Your takeaway: A great deal always resonates, whether you reference current events or not. Connect with customers with a great deal, attentive service, and quality products. Be prepared to be nimble - the changing landscape out there means that an ad that takes six months to produce might be outdated by the time it's ready if it's based on this week's news.

Thanks for reading, and have a great weekend!

What's Getting in Your Way?

Is there something getting in your way? Something keeping you from moving to the next stage of the game? If you're having trouble moving forward right now, today is a good day for a little business therapy.

Tito may be keeping me from full combo score on my dance game.

Some things to think about...

1) On what issue exactly are you having trouble moving forward? Creating a budget for next year? Completing your marketing plan? Putting together a press package? Identify where you're getting stuck.

2) Do you have too many goals? Just as it's probably not a good idea for a person to try to lose 30 pounds, get a new job, and learn a foreign language all at the same time, you might not want to try a creating a formal forecasting process, 5-year business plan, and a first-time press package all in the same 30-day period. Figure out which goal is the most important to get to first, and work on that. Sometimes giving certain projects a little rest can be immensely helpful. You'll come back later with fresh perspective and renewed energy.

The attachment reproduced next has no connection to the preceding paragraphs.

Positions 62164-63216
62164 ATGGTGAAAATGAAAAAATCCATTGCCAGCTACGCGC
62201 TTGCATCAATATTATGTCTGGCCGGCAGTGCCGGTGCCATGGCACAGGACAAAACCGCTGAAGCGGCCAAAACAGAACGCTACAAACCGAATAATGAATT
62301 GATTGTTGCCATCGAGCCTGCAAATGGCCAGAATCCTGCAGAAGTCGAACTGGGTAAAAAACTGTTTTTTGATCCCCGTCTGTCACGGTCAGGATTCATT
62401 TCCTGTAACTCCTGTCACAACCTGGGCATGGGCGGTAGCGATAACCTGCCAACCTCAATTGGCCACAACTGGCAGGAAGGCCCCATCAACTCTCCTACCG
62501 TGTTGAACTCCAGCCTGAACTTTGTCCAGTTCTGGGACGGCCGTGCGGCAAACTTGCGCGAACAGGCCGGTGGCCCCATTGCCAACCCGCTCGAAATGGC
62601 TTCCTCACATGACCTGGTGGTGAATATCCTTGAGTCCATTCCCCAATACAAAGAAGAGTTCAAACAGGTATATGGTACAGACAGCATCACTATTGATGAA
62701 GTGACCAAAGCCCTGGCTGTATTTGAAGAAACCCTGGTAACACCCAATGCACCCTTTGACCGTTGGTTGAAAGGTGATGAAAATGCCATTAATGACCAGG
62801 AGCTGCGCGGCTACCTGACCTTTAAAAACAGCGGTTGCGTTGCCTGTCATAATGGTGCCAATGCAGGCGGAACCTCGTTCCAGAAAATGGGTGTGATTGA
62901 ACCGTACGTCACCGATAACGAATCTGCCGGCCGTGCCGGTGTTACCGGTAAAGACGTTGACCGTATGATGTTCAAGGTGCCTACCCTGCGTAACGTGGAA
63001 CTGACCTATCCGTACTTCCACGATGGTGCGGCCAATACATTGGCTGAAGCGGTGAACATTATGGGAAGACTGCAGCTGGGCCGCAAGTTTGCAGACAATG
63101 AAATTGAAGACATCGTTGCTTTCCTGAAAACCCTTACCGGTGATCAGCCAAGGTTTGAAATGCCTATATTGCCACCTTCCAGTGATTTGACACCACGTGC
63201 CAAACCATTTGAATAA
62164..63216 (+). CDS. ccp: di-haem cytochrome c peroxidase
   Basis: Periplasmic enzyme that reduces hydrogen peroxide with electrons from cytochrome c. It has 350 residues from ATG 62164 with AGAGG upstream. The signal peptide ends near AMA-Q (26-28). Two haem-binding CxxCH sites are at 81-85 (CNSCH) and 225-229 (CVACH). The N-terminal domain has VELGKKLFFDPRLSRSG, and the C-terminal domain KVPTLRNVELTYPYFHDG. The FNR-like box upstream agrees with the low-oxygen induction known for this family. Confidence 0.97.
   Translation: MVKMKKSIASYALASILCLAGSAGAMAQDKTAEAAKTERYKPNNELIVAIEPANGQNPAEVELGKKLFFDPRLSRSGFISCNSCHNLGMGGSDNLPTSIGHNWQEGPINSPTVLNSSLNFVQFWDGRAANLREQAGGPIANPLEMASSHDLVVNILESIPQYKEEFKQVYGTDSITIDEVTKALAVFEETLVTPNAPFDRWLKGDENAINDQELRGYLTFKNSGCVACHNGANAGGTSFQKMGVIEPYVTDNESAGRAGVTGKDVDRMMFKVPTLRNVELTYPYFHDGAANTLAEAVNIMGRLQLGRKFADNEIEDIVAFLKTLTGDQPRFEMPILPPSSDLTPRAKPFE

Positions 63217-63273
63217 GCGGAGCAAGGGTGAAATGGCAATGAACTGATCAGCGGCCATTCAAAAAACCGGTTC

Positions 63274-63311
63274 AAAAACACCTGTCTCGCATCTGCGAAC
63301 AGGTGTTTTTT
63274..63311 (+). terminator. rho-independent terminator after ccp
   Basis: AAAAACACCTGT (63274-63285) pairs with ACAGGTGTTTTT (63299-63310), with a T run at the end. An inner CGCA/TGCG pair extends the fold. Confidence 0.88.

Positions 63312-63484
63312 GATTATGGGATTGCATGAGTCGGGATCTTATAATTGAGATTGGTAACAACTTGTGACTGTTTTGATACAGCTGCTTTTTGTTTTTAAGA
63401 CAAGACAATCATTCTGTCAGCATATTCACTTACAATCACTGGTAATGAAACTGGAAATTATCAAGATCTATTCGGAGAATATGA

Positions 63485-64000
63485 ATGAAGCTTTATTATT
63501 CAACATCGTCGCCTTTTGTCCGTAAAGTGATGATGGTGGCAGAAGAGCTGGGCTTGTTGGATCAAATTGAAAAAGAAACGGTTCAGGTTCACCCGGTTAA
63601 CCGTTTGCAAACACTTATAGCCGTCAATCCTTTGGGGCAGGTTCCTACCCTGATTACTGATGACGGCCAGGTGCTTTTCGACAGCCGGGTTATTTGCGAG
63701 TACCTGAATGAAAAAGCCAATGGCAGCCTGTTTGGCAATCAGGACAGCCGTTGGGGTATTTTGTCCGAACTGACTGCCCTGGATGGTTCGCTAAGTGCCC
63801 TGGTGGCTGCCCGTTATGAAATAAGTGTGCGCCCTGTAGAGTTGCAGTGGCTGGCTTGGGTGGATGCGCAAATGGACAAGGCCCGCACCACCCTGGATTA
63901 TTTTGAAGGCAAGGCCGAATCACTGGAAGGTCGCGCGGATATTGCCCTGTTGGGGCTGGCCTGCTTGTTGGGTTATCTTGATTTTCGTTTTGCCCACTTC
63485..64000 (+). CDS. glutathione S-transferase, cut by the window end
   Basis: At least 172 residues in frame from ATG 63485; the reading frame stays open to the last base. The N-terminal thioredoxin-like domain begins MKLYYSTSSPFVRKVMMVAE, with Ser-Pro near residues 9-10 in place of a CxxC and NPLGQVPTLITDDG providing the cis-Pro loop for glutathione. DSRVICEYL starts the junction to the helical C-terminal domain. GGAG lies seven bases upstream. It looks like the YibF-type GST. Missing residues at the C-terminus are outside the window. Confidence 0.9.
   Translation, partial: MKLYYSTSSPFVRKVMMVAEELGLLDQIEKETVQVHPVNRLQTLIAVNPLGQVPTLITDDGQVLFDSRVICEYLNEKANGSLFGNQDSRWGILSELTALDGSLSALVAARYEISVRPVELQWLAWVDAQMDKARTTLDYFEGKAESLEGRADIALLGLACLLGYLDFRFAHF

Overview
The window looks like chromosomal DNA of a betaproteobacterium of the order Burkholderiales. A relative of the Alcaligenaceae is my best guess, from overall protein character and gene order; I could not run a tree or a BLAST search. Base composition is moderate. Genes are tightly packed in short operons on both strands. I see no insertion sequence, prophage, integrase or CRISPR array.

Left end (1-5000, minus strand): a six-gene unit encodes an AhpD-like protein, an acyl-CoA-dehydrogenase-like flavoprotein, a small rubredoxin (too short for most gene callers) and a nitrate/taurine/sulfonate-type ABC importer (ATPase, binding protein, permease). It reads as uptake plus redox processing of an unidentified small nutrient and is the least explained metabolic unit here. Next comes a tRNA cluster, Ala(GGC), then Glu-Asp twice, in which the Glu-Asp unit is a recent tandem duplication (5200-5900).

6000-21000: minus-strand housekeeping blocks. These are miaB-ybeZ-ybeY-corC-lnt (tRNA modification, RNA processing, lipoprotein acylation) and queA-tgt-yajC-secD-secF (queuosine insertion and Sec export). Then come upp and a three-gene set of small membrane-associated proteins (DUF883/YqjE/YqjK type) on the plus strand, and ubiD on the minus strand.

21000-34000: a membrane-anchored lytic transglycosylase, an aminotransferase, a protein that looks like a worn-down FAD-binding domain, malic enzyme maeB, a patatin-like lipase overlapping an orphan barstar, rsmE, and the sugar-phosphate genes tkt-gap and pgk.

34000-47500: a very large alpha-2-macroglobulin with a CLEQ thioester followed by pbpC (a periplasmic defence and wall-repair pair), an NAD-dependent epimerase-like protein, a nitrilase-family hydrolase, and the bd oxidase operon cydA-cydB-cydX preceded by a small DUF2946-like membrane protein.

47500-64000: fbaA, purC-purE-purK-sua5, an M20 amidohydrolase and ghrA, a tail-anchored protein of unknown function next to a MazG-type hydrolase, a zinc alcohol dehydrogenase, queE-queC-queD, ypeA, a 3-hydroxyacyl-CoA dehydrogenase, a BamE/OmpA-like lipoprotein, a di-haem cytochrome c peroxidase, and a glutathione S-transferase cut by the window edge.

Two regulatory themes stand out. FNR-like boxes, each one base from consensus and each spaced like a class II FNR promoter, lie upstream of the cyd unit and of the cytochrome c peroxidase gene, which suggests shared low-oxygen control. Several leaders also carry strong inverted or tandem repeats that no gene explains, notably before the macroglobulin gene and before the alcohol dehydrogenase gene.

3) Do you need help? Remember that it's OK to ask for help. This is where your network becomes a huge resource. Ask folks in businesses like yours (and different) how they are dealing with the issues you've been having. This is a great way to get some creative solutions, and make deeper connections.

What's holding you up? I'm here to listen, so drop me a line.

Related Posts

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Setting Your Goals

Get Your Holiday Sales On

From Flickr user Christina Rutz.
So we're about halfway through October, and it's time to put the final touches on your holiday sales planning. For most retailers, the winter holidays are the busiest time of year. This is when everyone's buying, and everyone's expecting a deal.

In fact, the National Retail Federation forecasts a better holiday season this year, with sales up 2.8% to $465.6 billion. Of course you want your share, so here's what to consider while you're finalizing your plans:

Do you have all the decor you need?

You should have approved designs and ordered everything a couple of months ago. Everything should be arriving now. Give it a thorough inspection and call your purveyors if anything is out of order. If all looks good, get it out to your stores with their new plan-o-grams, which they should implement right after Halloween.